$$\hat{\mu} = \overline{x} \equiv \frac{1}{n}\sum_{i=1}^n x_i, \qquad \hat{\sigma}^2 = \frac{1}{n} \sum_{i=1}^n (x_i - \overline{x})^2.$$

Estimator $$\scriptstyle\hat\mu$$ is called the sample mean, since it is the arithmetic mean of all observations. The statistic $$\scriptstyle\overline{x}$$ is complete and sufficient for μ, and therefore by the Lehmann–Scheffé theorem,$$\scriptstyle\hat\mu$$ is the uniformly minimum variance unbiased (UMVU) estimator. In finite samples it is distributed normally:

$$\hat\mu \ \sim\ \mathcal{N}(\mu,\,\,\sigma^2\!\!\;/n).$$

The variance of this estimator is equal to the μμ-element of the inverse Fisher information matrix $$\scriptstyle\mathcal{I}^{-1}$$. This implies that the estimator is finite-sample efficient. Of practical importance is the fact that the standard error of \scriptstyle\hat\mu is proportional to $$\scriptstyle1/\sqrt{n}$$, that is, if one wishes to decrease the standard error by a factor of 10, one must increase the number of points in the sample by a factor of 100. This fact is widely used in determining sample sizes for opinion polls and the number of trials in Monte Carlo simulations.

From the standpoint of the asymptotic theory, $$\scriptstyle\hat\mu$$ is consistent, that is, it converges in probability to μ as n → ∞. The estimator is also asymptotically normal, which is a simple corollary of the fact that it is normal in finite samples:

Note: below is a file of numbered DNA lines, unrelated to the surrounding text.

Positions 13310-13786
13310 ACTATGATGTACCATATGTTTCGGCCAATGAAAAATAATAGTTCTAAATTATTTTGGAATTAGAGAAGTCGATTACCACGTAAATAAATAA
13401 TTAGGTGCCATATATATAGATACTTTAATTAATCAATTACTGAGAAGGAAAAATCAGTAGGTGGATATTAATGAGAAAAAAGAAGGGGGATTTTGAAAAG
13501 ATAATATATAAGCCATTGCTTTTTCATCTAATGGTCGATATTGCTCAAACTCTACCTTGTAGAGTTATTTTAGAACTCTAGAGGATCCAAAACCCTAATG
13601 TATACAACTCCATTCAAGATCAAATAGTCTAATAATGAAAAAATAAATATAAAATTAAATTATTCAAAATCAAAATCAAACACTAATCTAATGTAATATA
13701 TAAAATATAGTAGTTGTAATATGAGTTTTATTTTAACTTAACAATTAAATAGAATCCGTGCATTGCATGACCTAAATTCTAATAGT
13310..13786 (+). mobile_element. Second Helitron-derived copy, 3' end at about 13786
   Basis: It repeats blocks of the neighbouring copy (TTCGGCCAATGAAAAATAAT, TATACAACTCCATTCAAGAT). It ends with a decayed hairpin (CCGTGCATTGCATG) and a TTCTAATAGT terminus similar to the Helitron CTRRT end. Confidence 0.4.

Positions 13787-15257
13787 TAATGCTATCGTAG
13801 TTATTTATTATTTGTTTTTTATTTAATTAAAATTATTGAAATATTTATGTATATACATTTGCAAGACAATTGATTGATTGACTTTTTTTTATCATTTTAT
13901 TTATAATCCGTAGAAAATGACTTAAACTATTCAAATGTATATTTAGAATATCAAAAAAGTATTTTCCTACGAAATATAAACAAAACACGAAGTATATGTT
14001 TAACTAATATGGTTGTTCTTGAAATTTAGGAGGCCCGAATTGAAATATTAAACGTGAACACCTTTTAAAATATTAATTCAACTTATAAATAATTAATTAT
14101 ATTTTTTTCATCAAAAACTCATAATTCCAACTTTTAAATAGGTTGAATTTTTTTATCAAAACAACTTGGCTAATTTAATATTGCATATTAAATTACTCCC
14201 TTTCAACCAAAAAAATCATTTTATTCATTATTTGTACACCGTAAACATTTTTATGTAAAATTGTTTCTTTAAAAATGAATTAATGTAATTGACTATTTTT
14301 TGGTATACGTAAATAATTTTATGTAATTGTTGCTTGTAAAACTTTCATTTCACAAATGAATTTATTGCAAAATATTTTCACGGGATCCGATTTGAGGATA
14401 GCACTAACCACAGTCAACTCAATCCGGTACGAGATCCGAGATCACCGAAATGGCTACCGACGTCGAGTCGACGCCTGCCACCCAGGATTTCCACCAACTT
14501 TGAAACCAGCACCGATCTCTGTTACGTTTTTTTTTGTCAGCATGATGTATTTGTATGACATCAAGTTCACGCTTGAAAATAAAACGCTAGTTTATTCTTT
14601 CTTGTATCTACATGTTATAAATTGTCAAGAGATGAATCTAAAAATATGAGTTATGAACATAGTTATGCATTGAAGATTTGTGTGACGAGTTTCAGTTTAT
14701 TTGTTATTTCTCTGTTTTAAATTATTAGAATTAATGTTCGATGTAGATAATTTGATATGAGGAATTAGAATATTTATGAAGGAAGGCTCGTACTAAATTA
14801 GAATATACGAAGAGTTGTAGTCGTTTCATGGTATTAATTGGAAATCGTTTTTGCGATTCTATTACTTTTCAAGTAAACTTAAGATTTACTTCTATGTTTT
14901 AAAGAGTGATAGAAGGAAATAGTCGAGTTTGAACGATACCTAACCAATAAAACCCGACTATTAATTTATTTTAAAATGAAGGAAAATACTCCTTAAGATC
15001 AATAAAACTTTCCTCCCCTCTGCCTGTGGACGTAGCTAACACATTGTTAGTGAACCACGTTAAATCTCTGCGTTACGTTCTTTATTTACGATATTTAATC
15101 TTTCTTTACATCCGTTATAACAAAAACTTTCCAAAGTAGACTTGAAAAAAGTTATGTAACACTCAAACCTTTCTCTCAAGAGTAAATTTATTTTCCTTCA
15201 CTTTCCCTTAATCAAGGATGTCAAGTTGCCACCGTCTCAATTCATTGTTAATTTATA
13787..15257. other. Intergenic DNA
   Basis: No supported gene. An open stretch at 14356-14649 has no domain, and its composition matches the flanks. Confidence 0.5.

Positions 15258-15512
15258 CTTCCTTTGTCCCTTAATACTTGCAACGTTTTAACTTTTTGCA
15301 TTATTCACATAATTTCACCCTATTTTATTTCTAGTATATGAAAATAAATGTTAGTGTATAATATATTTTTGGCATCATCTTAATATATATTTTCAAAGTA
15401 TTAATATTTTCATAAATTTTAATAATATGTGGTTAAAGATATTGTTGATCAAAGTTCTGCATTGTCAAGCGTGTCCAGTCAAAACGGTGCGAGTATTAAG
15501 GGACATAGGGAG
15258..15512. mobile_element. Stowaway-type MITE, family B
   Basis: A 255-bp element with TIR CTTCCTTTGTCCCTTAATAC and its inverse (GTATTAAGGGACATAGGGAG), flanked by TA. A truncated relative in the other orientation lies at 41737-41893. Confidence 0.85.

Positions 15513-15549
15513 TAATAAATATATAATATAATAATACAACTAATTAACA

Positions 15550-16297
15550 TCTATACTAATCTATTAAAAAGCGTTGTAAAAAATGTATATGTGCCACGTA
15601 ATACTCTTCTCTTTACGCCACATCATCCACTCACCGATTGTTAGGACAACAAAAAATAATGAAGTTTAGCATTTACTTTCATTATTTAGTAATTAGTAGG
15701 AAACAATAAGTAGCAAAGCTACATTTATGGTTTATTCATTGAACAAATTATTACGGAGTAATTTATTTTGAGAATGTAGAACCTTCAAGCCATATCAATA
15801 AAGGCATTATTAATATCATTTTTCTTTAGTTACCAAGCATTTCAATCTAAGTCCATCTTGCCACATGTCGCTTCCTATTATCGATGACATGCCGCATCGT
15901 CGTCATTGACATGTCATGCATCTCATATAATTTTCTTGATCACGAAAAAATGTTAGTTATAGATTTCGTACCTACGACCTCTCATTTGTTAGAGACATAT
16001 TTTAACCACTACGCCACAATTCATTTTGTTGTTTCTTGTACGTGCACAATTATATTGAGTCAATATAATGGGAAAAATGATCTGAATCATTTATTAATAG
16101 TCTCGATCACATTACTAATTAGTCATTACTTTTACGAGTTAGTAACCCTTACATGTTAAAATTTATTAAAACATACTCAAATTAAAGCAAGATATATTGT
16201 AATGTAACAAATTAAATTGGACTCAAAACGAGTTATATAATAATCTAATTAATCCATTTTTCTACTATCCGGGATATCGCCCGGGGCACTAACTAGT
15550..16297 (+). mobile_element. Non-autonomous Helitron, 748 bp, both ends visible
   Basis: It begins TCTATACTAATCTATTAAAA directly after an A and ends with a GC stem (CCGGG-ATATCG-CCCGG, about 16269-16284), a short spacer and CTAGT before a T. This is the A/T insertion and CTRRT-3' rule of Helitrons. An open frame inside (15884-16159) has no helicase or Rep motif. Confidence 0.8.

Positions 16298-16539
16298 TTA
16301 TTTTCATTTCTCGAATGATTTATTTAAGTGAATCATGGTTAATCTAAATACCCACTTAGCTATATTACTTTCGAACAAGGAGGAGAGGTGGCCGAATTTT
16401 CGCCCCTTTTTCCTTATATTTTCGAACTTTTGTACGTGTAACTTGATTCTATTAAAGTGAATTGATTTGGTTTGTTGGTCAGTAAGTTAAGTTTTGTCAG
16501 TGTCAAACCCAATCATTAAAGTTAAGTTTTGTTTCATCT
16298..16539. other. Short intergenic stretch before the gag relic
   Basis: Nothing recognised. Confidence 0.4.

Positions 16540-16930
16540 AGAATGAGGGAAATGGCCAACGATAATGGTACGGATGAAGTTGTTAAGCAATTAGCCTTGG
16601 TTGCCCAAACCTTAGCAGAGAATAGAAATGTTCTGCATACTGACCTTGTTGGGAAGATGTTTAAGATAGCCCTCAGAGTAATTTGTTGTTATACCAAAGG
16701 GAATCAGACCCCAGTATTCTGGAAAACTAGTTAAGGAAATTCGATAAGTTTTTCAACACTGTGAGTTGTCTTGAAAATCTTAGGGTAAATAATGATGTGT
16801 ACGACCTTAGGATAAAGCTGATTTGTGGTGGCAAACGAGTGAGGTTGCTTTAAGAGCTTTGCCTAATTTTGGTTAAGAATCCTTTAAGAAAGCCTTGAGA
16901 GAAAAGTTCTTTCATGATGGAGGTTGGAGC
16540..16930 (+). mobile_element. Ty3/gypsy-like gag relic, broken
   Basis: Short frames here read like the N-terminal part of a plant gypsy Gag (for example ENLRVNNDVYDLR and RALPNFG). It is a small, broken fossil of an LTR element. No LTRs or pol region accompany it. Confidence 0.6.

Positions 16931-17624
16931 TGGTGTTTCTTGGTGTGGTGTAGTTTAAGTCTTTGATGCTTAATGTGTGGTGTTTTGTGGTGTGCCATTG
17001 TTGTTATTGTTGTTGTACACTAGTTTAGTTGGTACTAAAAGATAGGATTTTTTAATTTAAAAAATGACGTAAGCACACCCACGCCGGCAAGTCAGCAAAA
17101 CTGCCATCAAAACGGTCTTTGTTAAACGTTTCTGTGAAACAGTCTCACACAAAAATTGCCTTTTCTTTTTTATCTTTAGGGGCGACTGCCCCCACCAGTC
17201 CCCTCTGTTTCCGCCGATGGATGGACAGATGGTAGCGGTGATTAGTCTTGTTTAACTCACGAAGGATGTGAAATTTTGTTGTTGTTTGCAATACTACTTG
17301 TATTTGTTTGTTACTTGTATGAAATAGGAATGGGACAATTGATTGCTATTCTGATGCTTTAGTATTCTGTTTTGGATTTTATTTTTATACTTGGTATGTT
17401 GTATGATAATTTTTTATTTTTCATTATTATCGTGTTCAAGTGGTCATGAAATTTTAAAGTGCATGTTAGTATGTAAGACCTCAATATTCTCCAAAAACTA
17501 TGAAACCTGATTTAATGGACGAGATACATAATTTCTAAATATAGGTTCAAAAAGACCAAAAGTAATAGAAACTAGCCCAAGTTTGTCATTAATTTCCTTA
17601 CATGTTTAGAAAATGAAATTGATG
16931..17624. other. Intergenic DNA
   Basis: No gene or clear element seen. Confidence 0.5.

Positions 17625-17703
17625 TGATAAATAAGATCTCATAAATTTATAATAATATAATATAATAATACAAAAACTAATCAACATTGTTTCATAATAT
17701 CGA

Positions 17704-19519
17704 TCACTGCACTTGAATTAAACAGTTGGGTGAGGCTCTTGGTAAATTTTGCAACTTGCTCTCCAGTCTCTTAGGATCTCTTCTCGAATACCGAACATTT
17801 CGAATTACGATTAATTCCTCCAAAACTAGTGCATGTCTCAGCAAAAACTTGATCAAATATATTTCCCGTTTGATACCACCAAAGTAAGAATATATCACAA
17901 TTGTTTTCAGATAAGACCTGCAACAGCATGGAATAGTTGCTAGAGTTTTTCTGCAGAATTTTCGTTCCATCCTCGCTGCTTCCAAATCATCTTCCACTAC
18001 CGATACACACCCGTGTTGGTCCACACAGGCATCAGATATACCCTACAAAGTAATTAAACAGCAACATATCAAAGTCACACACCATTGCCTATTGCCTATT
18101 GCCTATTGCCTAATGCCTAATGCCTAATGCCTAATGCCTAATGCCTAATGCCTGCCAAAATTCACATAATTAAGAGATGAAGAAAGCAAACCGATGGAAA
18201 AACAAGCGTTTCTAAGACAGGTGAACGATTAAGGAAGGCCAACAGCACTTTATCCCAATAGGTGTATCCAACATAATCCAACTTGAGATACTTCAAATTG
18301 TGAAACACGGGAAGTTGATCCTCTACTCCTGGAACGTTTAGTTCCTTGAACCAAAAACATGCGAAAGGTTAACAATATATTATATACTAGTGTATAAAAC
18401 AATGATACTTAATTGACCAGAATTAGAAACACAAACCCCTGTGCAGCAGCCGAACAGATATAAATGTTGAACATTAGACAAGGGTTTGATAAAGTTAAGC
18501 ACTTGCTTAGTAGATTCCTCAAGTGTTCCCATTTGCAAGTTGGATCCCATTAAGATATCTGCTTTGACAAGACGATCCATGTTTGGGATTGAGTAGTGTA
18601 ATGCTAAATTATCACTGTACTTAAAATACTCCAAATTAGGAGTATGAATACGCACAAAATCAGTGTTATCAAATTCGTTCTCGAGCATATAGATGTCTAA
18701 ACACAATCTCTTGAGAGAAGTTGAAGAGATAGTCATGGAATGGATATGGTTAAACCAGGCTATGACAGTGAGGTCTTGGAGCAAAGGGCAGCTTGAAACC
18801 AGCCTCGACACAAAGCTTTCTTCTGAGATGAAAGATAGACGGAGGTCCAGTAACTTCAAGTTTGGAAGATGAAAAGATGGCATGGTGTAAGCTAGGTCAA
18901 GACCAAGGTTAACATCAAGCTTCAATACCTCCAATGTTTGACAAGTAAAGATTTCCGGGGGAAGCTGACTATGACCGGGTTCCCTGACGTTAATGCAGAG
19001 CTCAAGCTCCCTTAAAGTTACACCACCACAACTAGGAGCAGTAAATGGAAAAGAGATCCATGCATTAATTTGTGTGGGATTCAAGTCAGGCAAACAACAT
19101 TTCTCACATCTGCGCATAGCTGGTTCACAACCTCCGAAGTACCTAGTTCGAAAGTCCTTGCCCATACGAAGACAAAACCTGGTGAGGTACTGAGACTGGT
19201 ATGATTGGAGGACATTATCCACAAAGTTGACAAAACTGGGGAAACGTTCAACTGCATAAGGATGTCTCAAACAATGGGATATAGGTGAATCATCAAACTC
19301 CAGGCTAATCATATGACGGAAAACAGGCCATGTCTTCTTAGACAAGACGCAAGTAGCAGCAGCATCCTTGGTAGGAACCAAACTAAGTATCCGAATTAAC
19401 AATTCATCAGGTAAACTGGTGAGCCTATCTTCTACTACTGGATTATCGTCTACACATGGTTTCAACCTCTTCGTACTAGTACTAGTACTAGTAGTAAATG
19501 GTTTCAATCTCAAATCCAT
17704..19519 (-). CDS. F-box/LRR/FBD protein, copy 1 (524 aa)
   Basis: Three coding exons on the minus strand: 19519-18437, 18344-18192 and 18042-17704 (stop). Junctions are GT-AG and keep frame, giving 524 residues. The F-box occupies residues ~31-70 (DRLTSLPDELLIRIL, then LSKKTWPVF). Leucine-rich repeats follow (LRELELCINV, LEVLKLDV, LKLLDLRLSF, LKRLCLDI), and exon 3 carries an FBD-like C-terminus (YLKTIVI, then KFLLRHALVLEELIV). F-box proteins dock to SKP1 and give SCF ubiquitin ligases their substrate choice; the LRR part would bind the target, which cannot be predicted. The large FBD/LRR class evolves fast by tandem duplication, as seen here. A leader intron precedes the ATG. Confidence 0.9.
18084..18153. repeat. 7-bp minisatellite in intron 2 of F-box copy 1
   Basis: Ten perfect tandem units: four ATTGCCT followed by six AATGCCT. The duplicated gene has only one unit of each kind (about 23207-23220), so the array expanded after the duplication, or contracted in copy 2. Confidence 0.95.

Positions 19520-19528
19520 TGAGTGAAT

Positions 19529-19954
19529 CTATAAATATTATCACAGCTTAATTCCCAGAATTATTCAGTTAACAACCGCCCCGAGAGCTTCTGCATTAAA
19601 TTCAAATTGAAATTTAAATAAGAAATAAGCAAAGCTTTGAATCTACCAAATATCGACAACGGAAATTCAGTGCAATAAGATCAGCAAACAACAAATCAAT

$$\sqrt{n}(\hat\mu-\mu) \ \xrightarrow{d}\ \mathcal{N}(0,\,\sigma^2).$$

The estimator $$\scriptstyle\hat\sigma^2$$ is called the sample variance, since it is the variance of the sample (x1, …, xn). In practice, another estimator is often used instead of the $$\scriptstyle\hat\sigma^2$$. This other estimator is denoted s2, and is also called the sample variance, which represents a certain ambiguity in terminology; its square root s is called the sample standard deviation. The estimator s2 differs from $$\scriptstyle\hat\sigma^2$$ by having (n − 1) instead of n in the denominator (the so called Bessel's correction):

$$s^2 = \frac{n}{n-1}\,\hat\sigma^2 = \frac{1}{n-1} \sum_{i=1}^n (x_i - \overline{x})^2.$$

The difference between s2 and $$\scriptstyle\hat\sigma^2$$ becomes negligibly small for large n's. In finite samples however, the motivation behind the use of s2 is that it is an unbiased estimator of the underlying parameter σ2, whereas $$\scriptstyle\hat\sigma^2$$ is biased. Also, by the Lehmann–Scheffé theorem the estimator s2 is uniformly minimum variance unbiased (UMVU), which makes it the "best" estimator among all unbiased ones. However it can be shown that the biased estimator $$\scriptstyle\hat\sigma^2$$ is "better" than the s2 in terms of the mean squared error (MSE) criterion. In finite samples both s2 and $$\scriptstyle\hat\sigma^2$$ have scaled chi-squared distribution with (n − 1) degrees of freedom:

$$s^2 \ \sim\ \frac{\sigma^2}{n-1} \cdot \chi^2_{n-1}, \qquad \hat\sigma^2 \ \sim\ \frac{\sigma^2}{n} \cdot \chi^2_{n-1}\ .$$

The first of these expressions shows that the variance of s2 is equal to 2σ4/(n−1), which is slightly greater than the σσ-element of the inverse Fisher information matrix $$\scriptstyle\mathcal{I}^{-1}$$ . Thus, s2 is not an efficient estimator for σ2, and moreover, since s2 is UMVU, we can conclude that the finite-sample efficient estimator for σ2 does not exist.